He shook his head slowly. “Only the one. But it’s been hell trying to wake up.”

“I don’t understand.”

“That’s good. At least you’re open to listening this week. Most people start off with—.”

“’This week’?” she parroted, her finger rising to a point of order.

“Yeah. You avoided me last Tuesday. Give most people time to think about what’s around them, and they’ll fabricate a convenient narrative to explain it all. Unfortunately, the people who trapped us here have sabotaged everyone’s narrative toolkit, filled them with absurdities wrapped in enough conceptual opiates to quell any hope of an original thought, much less the realization that it’s all a dream.”

Her jaw drooped. “But… I thought you…” She trailed off, perplexed.

“Thought I what?”

“That… that you were some empty-headed convert sent out to…”

He smiled easily. “I’m not surprised. And please, don’t be ashamed. A good bit of how they set up this dream was by planting canned narratives in our subconscious, and then triggering them en mass. Spawning off a dream world this compelling was no easy feat. If I wasn’t trapped inside, I might even congratulate the perpetrators on their mastery of a new science. But as it is, all I really want is to escape back to the real world.”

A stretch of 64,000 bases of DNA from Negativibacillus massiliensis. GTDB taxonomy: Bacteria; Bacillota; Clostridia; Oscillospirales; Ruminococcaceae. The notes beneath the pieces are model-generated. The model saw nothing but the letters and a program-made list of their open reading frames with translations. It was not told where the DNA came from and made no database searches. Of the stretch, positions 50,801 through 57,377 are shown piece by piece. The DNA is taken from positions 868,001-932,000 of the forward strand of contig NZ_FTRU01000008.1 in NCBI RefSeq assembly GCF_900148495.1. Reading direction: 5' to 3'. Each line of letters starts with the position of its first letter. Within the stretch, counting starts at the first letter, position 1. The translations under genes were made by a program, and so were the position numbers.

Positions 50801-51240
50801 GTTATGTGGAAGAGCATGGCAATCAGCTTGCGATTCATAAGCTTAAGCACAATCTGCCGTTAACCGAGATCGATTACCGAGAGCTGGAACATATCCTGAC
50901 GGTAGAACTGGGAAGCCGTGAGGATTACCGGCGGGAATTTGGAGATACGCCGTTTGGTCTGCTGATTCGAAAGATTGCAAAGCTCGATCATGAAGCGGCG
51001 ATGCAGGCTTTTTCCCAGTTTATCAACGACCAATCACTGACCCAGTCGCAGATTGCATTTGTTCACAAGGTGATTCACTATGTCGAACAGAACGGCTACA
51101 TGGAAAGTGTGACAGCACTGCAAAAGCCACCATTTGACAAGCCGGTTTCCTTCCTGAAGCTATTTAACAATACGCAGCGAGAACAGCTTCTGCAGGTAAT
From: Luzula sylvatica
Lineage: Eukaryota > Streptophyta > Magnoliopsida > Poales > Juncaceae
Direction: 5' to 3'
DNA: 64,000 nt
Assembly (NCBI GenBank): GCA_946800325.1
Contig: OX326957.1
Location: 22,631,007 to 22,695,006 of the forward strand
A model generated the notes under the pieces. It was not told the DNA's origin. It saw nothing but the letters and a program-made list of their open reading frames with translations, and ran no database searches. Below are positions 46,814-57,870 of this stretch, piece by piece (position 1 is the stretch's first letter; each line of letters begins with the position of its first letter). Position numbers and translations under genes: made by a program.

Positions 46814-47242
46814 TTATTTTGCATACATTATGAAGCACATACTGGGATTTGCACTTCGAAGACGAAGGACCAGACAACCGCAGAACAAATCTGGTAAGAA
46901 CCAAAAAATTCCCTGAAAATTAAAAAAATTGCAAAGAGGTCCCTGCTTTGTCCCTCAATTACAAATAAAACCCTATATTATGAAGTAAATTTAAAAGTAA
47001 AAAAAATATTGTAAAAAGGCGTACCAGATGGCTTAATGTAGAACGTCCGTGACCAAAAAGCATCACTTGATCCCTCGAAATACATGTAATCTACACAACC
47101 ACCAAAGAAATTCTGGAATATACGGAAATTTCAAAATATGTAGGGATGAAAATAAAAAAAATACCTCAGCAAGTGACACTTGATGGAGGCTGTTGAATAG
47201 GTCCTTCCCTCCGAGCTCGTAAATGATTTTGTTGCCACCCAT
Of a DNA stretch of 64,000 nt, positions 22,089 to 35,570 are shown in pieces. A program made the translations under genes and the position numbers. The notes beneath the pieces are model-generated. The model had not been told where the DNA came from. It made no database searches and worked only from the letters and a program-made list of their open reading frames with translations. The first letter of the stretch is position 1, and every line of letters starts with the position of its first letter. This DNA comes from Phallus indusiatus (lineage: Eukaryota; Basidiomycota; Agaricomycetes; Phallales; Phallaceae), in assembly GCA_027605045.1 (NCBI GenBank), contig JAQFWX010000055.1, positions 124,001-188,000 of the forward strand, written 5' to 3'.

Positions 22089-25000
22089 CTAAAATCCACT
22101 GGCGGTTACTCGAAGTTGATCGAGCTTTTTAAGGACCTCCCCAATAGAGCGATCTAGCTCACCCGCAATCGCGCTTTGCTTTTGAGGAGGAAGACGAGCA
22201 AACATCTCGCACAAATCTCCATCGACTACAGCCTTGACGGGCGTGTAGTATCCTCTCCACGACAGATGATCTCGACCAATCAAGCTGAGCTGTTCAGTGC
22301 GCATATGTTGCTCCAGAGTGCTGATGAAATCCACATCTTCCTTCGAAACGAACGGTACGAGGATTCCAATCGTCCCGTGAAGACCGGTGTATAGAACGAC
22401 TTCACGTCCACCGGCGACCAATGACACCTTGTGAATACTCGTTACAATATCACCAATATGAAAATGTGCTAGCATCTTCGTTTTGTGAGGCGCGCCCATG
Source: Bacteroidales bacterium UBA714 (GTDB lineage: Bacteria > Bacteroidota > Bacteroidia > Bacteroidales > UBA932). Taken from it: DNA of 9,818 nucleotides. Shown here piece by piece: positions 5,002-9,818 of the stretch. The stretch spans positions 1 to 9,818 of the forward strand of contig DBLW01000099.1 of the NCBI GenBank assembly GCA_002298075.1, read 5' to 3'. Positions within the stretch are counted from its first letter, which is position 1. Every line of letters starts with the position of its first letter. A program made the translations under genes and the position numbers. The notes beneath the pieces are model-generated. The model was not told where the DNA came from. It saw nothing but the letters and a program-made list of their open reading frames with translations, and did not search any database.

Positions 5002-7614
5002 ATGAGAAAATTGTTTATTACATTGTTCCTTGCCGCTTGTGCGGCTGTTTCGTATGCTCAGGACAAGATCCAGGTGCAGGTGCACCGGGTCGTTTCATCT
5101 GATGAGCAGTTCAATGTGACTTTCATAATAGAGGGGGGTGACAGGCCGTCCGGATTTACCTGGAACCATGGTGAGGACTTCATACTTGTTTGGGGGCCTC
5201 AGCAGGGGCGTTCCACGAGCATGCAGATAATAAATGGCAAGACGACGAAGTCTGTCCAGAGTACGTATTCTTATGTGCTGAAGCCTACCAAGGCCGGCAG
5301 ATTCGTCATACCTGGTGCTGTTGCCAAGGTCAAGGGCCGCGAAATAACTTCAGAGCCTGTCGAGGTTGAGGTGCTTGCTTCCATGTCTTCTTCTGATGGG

Astrid swallowed. A few minutes earlier, she’d been arguing with herself over which theme park to visit, and now she was entertaining the idea that she was already in one. She glanced around, noting the various dramas being played out on the busy sidewalk, in the corner bank, and on the street. “A dream?”

“Yeah. A dream.”

She raised her arm to look at her watch. There was still time for her to arrive fashionably late, without offending her friends by standing them up. “Okay. I’ll bite. Maybe this is all a dream, but even if it were, whose dream is it? If there’s a dream, someone’s got to be the dreamer, right?”

“Normally, yeah. But some dreams are group efforts.”

“Group…? Come on, you don’t really expect me to buy that crap, do you? A group dream? What the hell is that?”

“Bought into the individuality meme a bit hard, did you? An awful lot of their control over us is built on that one. And it’s so easy to disprove, too. All you have to do is walk into a movie or a theme park to visit a fictional world for a few hours. Grab a book for a longer stay. The reason movies are more engaging in a theater than in your living room is because you’re sharing the dream with a crowd. The same is true of a theme park. It wouldn’t be all that much fun if you were there by yourself.”